Uses

Rice bran
Rice bran
WheatBran
Wheat bran
Salvado de avena
Oat bran

Bran is often used to enrich breads (notably muffins) and breakfast cereals, especially for the benefit of those wishing to increase their intake of dietary fiber. Bran may also be used for pickling (nukazuke) as in the tsukemono of Japan. Rice bran in particular finds many uses in Japan, where it is known as nuka (; ぬか). Besides using it for pickling, Japanese people also add it to the water when boiling bamboo shoots, and use it for dish washing. In Kitakyushu City, it is called jinda and used for stewing fish, such as sardine.

Rice bran is also stuck to the surface of commercial ice blocks to prevent them from melting. Bran oil may be also extracted for use by itself for industrial purposes (such as in the paint industry), or as a cooking oil, such as rice bran oil.

Wheat bran is useful as feed for poultry and other livestock, as part of a balanced ration with other inputs. Wheatings, a milling byproduct comprising mostly bran with some pieces of endosperm also left over, are included in this category.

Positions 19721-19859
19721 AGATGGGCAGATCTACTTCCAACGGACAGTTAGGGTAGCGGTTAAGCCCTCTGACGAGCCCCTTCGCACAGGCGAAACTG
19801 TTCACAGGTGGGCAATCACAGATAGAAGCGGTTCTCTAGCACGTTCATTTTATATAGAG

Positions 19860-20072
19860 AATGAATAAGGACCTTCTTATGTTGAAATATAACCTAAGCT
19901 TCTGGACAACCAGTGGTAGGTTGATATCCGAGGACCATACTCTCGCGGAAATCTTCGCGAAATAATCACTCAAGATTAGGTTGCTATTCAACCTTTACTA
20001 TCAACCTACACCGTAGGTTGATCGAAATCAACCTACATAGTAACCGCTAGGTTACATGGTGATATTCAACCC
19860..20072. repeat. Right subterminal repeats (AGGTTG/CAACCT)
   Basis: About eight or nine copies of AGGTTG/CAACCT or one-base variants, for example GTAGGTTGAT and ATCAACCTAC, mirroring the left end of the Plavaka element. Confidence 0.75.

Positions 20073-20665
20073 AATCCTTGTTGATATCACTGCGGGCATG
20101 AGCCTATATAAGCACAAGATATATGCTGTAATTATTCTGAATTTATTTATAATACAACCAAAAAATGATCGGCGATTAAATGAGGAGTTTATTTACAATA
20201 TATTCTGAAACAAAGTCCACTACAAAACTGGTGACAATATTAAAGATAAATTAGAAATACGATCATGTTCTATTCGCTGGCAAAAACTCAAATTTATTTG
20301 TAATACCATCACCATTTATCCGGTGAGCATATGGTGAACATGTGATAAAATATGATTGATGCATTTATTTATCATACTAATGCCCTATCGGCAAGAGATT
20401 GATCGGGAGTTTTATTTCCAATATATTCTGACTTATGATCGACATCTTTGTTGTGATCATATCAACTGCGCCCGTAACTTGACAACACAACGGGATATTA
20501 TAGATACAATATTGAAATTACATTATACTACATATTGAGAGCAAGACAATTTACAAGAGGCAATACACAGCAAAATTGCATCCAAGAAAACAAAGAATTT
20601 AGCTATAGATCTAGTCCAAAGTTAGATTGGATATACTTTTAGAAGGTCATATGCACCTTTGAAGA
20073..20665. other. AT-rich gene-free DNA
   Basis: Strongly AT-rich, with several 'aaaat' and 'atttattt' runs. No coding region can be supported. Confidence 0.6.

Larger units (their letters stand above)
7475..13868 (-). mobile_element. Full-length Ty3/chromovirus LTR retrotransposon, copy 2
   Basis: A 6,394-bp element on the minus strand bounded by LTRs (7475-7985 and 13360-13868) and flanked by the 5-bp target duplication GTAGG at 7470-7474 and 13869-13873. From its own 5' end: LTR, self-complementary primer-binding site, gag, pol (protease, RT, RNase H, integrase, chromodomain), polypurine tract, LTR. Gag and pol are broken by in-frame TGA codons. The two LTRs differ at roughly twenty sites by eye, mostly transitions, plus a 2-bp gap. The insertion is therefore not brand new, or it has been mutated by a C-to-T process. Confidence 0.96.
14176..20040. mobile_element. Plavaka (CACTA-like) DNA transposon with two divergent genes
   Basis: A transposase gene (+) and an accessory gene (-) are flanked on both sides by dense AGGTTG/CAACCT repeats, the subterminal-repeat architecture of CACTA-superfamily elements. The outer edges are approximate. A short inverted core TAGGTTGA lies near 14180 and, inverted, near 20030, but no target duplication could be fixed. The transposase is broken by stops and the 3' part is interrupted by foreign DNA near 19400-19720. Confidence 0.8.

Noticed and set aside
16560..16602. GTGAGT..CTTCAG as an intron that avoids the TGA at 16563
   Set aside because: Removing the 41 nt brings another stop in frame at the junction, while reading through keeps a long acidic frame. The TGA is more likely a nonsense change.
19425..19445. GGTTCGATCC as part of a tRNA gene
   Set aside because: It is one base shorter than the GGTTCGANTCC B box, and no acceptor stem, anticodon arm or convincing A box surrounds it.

Bran was found to be the most successful slug deterrent by BBC's TV programme, Gardeners' World. It is a common substrate and food source used for feeder insects, such as mealworms and waxworms. Wheat bran has also been used for tanning leather since at least the 16th century.[3]

Brewing

George Washington had a recipe for small beer involving bran, hops, and molasses.[4]

Stability

It is common practice to heat-treat bran with the intention of slowing undesirable rancidification. However, a very detailed 2003 study of heat-treatment of oat bran found a complex pattern whereby increasingly intense heat treatment reduced the development of hydrolitic rancidity and bitterness with time, but increased oxidative rancidity. The authors recommended that heat treatment should be sufficient to achieve selective lipase inactivation, but not so much as to render the polar lipids oxidisable upon prolonged storage.[5]